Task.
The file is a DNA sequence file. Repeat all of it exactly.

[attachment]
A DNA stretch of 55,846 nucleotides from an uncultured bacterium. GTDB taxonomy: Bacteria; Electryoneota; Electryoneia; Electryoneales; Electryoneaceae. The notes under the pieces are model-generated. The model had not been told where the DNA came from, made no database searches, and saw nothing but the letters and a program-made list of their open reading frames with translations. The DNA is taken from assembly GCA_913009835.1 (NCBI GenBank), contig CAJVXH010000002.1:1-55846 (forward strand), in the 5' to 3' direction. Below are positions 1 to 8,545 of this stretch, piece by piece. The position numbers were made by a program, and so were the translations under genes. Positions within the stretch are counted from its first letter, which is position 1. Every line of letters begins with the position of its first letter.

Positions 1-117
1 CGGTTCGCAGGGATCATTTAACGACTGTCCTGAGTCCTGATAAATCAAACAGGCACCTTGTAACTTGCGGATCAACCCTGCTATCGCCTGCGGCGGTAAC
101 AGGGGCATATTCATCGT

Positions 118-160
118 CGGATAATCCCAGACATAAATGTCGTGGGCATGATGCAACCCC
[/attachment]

A DNA stretch of 55,846 nucleotides from an uncultured bacterium. GTDB taxonomy: Bacteria; Electryoneota; Electryoneia; Electryoneales; Electryoneaceae. The notes under the pieces are model-generated. The model had not been told where the DNA came from, made no database searches, and saw nothing but the letters and a program-made list of their open reading frames with translations. The DNA is taken from assembly GCA_913009835.1 (NCBI GenBank), contig CAJVXH010000002.1:1-55846 (forward strand), in the 5' to 3' direction. Below are positions 1 to 8,545 of this stretch, piece by piece. The position numbers were made by a program, and so were the translations under genes. Positions within the stretch are counted from its first letter, which is position 1. Every line of letters begins with the position of its first letter.

Positions 1-117
1 CGGTTCGCAGGGATCATTTAACGACTGTCCTGAGTCCTGATAAATCAAACAGGCACCTTGTAACTTGCGGATCAACCCTGCTATCGCCTGCGGCGGTAAC
101 AGGGGCATATTCATCGT

Positions 118-160
118 CGGATAATCCCAGACATAAATGTCGTGGGCATGATGCAACCCC